Flashbender vs Lumiquest SBIII in a big, dark room

Discussion in 'Wedding and Event' started by obi-wan-yj, Apr 19, 2011.

  1. I'm going to be shooting a reception (HS reunion, not wedding) in a couple months at a fancy dinner theatre with unusably high ceilings, dark fabric-covered walls, and (typically) very dim lighting. I'm told there will performers of some sort (magician?) on stage, but my primary subjects will be the attendees, not the performers.

    I'm generally a big fan of off-camera flash, but this room is large enough that I don't think it'll work well. I'm looking for some sort of on-camera flash modifier that won't be quite as harsh as a bare flash so that I can work the crowd and shoot groups of old friends having fun. My out-of-town brother uses a Gary Fong Lightsphere when he shoots bar shows, which is probably a similar lighting environment. However, I'm not fond of blinding everybody behind me, or of wasting most of my flash power lighting things outside my field of view. I do prefer the look of having the light source significantly higher than the lens, though.

    Two products that have caught my eye are the Rogue FlashBender (large) and the Lumiquest SoftBox III.

    FB: http://www.expoimaging.com/product_info.php?cPath=18&products_id=26&osCsid=a467nd4hv9a3svdfqv0vclbj54
    SB3: http://www.lumiquest.com/products/softbox-iii.htm

    Each costs about $40 and they're similarly sized, but are different styles of modifiers. The SBIII is closer to on-axis with the lens, but I imagine it's more efficient than the FlashBender. Have any of you compared these two modifiers, or do you have any others you'd recommend (please tell me why)?
  2. Ben,
    Either will soften your on camera light, of course. But, I don't think that either, by itself, will give you the look that you want. There is no substitute for off-camera once you get used to. I regularly shoot in some very large ballrooms with two to four QFlashes or Sunpak 544's. How big is the room? Why do you think that it is too large?
  3. Lumiquest Softbox III and gel the flash to ambient and drag the shutter for fill.
    I would hold the flash in my left hand (off camera flash) and shoot with the right hand because I dislike on-axis lighting.
    I tried to combine it with an on-camera flash as well but I found one handed shooting too heavy in the long run (with a flash in the hotshoe).
    You could combine this with a couple of off camera flashes lighting up the background a little as well - if you have enough gear.
  4. It's not so much the size, I suppose. This is a theatre, not a ballroom. The main floor is on an incline and there's a balcony that covers half of the main floor with a dark ceiling. Many of the tables on the main floor are booths with 4-foot-tall walls along the back side. There just isn't much room for corner-standing (or even balcony-mounted) flashes to reach everything. There's a photo of the main floor on the venue's home page: http://www.rococotheatre.com/
    Besides, being a HS reunion, the photographer will play a far more minor roll than I would at a wedding. People expect a photographer and his lights to be a major player at a wedding, because wedding photos are important. At this reunion, I'm trying to blend in and capture smaller groups of people having a good time. I don't want the entire house to have to work around my needs and be notified via whole-house strobes every time I shoot three friends over in the corner.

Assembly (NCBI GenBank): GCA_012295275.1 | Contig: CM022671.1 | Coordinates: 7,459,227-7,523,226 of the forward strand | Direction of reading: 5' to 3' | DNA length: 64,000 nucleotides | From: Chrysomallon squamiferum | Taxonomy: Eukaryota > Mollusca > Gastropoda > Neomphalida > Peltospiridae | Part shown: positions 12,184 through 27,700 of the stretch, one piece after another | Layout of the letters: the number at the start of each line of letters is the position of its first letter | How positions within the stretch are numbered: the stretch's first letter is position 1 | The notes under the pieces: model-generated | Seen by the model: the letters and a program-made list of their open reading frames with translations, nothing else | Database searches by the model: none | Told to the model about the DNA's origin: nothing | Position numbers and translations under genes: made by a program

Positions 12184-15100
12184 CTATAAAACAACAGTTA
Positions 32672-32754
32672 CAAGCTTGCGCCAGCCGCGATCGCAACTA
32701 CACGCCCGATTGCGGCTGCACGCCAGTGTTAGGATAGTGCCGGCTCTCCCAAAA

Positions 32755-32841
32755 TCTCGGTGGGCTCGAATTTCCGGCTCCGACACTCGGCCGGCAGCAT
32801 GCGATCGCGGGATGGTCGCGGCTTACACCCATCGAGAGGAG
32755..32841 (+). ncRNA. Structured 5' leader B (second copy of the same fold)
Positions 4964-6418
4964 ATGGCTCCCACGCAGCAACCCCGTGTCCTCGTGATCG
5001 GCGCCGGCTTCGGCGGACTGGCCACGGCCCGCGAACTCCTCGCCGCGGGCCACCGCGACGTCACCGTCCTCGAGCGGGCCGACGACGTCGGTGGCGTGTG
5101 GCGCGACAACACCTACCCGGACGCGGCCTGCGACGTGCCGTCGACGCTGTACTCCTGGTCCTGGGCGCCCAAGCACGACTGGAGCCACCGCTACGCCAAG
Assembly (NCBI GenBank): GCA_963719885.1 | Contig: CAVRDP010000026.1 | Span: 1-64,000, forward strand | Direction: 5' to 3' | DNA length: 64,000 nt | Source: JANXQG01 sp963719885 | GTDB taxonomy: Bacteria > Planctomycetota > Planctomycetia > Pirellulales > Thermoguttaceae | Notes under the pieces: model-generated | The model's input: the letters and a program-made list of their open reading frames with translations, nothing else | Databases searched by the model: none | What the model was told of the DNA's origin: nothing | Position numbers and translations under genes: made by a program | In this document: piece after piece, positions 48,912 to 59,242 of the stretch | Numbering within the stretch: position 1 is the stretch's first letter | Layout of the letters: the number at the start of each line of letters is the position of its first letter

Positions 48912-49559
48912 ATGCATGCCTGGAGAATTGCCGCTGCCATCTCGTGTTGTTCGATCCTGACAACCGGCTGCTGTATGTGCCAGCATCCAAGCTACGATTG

PS, I love my Sunpak 544 as well. It's definitely the big dog in my lighting bag.
  5. Pete, that's not a bad idea. I bought a 36" remote flash cord, but I haven't used it since I got my radio triggers. I loved the look of a flash held at arm's length, but it created problems that I couldn't get past for real-world usage. Primarily, with the cord mounted to my hot shoe (I used a Canon Rebel at the time with no PC-sync), there was no place for me to attach the flash if I needed to use my left hand for something else -- like zooming. I do have a sync port on my new 7D, but there's no sync port on my 430EX flash, and none of my other manual flashes have an auto power setting that will work with the camera set more sensitive than ISO 800 + f/8 (already tried).
    I could probably live with one-handed shooting if it weren't for the inability to zoom. My 7D + vertical grip is no light-weight, but removing the grip and spare battery helps significantly.
    I do have enough gear to hang a couple flashes over the balcony, but again, I don't want to draw quite that much attention to myself, and it still won't reach up under the balcony where the bar and half the seating is located.
  6. high dark ceilings means any light directed that way will be just thrown away. You want the light to go forward so maybe a softbox on your flash would be a better option. I use a Chimera Maxi ((16" x 24") softbox in these situations.
  7. Ellis, how do you use a softbox of that size when working a crowd? Where is your flash mounted? I'm not about to carry a stand around with me all evening.
  8. To answer your question specifically, of the two modifiers you mention, I would prefer the Flashbender over the softbox. The softbox will not spread the light for some minimal reflectance off nearby objects, while the Flashbender, bent appropriately, will, as well as provide forward light which is diffused (not softened). In fact, I would prefer my own, homemade concoction, based on A Better Bounce Card, which is also made of foamy material.
    The idea is to bend the Flashbender so that some of the light does escape upward and possibly sideward while maintaining a 90 degree (or slightly backward) angle to the tilted flash head. You would still need high ISO, like 1600 though.
    As for other matters--for one handed flash use, get yourself an eye hook with a 1/4 20 thread, a cold shoe, and a wrist strap. Put the flash on the cold shoe. Wear it on your left wrist. Grab the flash when you want to use it, drop it (on the wrist strap) when you want your left hand for zooming or anything else.
    I have a Photoflex 16" softbox, and it can be configured to go on a flash bracket. So it could work when working a crowd. My biggest complaint about that would be the fact that it also will not let any light escape to help with reflectance. It will make you conspicuous though.